For many of us the official launch of the Surface Laptop last week raised more questions that it answered. Why did Microsoft, who produced innovative devices such as the Surface Pro, Surface Studio, Surface Book and HoloLens release what appeared to be a pretty standard laptop? Did they just run out of ideas, or is there a bigger strategy behind the move?
Now in an interview with Time Magazine Terry Myerson, Microsoft’s executive vice president of the Windows and Devices Group provided an official answer to the question, and as some might have guessed, it was all about Windows 10 S.
According to Myerson the Surface Laptop was a trial balloon by Microsoft to test and demonstrate to OEMs the demand for high-end Windows 10 S laptops.
Noting that the Surface Laptop was designed specifically for Windows 10 and that the restricted operating system allowed better performance and battery life, he noted: “Our partners are going to look at the customer reception to it and decide should they, should they not, it’s their business.”
In a way this is the same strategy as the original Surface and even Surface RT – Microsoft will prove whether the market is ready for an innovation and if it is their OEMs will be all too ready to follow them.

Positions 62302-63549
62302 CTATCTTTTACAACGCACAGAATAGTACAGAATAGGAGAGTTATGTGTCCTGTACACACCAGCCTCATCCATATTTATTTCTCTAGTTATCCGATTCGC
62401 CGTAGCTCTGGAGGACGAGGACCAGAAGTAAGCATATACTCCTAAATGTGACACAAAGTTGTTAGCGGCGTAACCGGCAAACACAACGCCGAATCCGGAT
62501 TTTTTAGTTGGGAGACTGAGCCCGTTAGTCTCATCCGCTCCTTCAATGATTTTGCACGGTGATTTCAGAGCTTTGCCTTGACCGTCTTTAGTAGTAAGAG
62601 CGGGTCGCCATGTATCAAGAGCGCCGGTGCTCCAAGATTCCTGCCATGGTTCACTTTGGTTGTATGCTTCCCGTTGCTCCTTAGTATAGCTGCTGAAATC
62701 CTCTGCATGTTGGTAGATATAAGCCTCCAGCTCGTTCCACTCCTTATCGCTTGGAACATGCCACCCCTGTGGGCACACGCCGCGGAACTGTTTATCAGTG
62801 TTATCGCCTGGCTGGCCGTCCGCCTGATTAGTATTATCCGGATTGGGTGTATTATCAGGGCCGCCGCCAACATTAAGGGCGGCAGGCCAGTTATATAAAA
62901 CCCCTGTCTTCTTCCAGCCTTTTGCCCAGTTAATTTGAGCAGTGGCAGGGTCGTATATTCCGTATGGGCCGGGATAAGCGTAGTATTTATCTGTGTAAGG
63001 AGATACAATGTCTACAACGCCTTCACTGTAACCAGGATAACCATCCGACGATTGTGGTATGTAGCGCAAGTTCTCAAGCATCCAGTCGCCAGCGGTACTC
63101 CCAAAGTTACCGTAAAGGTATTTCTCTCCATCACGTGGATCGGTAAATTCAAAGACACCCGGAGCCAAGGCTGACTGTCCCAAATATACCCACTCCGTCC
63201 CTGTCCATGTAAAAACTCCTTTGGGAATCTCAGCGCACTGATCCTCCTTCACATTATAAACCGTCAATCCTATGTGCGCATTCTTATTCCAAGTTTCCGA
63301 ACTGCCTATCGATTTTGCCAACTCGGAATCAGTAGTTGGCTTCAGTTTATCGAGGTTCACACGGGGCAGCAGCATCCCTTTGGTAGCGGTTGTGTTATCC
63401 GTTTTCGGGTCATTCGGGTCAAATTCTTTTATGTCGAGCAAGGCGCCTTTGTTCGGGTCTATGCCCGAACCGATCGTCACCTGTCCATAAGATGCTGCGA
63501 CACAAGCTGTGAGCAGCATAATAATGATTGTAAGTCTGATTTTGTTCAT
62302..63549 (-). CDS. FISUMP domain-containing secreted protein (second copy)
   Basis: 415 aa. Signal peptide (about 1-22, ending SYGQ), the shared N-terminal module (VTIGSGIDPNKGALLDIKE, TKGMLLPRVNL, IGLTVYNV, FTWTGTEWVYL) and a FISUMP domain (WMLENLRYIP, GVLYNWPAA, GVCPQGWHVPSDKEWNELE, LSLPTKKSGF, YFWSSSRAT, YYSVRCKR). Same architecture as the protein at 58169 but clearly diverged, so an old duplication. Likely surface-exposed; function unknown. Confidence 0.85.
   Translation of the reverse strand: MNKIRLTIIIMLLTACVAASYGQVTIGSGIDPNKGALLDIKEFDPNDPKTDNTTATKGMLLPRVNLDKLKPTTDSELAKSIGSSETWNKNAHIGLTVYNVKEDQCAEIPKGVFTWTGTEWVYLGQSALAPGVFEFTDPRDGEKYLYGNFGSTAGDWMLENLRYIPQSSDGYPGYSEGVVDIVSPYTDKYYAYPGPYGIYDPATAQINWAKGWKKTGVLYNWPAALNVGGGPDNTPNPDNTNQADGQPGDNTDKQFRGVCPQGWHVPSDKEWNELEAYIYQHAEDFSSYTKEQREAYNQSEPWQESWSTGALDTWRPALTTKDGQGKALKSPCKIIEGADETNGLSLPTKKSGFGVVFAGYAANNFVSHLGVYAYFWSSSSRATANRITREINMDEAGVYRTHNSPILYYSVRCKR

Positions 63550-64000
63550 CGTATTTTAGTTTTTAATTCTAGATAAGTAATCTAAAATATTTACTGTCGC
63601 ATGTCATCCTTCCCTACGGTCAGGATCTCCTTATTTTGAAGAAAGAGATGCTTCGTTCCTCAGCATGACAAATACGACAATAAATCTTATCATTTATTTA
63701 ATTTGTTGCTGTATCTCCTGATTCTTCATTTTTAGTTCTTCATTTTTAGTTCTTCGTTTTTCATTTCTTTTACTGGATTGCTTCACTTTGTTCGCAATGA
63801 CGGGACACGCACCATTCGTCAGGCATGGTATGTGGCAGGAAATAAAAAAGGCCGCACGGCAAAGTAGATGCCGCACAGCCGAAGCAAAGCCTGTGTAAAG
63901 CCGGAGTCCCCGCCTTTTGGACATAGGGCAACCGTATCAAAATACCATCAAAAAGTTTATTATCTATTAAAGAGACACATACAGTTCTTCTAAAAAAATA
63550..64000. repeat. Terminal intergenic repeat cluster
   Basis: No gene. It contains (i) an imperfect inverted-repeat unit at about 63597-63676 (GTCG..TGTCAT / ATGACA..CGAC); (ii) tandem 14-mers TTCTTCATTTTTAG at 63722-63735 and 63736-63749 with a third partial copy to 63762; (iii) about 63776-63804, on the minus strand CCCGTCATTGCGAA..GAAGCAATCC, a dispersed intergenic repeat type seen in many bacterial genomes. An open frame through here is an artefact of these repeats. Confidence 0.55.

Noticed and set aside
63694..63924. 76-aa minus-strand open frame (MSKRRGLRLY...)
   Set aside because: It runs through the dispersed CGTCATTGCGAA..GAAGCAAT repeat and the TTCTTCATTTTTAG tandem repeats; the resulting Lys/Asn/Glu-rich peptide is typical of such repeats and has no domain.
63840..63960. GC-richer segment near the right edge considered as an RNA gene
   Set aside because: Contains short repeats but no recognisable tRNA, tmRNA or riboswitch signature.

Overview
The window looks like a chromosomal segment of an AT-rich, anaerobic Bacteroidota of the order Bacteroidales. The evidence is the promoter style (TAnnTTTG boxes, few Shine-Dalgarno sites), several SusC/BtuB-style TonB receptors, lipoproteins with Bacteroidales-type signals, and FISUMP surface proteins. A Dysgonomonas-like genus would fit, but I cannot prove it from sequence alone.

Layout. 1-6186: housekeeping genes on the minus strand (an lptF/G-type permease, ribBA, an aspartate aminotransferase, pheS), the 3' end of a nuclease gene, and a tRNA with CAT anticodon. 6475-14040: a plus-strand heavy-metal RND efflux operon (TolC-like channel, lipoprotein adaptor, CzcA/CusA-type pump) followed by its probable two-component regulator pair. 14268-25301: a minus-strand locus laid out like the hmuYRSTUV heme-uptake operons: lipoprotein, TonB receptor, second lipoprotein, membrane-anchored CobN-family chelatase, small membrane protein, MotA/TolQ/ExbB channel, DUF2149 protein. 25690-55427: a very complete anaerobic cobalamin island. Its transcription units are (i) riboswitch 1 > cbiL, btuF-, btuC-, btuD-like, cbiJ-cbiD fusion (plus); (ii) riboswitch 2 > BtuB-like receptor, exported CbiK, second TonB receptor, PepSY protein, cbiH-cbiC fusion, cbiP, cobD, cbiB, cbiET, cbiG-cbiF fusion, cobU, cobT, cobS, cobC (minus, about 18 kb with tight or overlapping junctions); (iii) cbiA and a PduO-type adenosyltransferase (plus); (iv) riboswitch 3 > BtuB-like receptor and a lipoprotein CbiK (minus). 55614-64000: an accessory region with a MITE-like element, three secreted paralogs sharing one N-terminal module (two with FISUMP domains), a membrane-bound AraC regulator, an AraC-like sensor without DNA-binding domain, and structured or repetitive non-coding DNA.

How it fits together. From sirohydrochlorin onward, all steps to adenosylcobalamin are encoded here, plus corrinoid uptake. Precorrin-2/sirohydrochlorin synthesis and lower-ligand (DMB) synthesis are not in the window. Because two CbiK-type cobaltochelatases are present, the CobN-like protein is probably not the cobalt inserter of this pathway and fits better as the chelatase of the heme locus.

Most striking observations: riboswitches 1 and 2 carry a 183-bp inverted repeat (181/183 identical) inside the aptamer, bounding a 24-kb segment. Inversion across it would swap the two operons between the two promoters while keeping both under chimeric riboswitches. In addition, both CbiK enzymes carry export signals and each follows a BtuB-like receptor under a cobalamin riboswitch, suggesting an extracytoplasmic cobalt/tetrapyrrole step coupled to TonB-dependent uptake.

“Our goals are to grow the Windows ecosystem,” he stated.
Myerson felt Microsoft could set a new bar for laptops (Microsoft’s biggest device category) and felt that unlike Windows RT the world was now more ready for a constrained OS, particularly with a greater focus on students.
“There are a lot more apps in the Windows Store now than there was. This version of Windows is more popular than Windows 8. Those are all learnings we might not have had if we couldn’t reflect on the past. But that’s what we do, we’re always trying to learn. When you go back in time and look at what they were trying to achieve, it was in some ways similar. If I had to pick a fourth thing, it’s really focusing on, at least initially, these students in the classroom. RT was launched as more of a consumer product,” he noted.
In our recent poll only around 15% of our readers, who are mostly Microsoft fans, were looking to buy a Surface Laptop. It appears, from Microsoft’s point of view, this may actually be more or less what they expected, and that this was exactly why releasing the Laptop was a brave move. Microsoft’s decision to release an expensive laptop with an unpopular, constrained operating system, while not traditionally innovative, was certainly brave and an attempt to break new ground for Windows, and this probably still deserves some respect, even if we can’t see ourselves taking part in the grand experiment.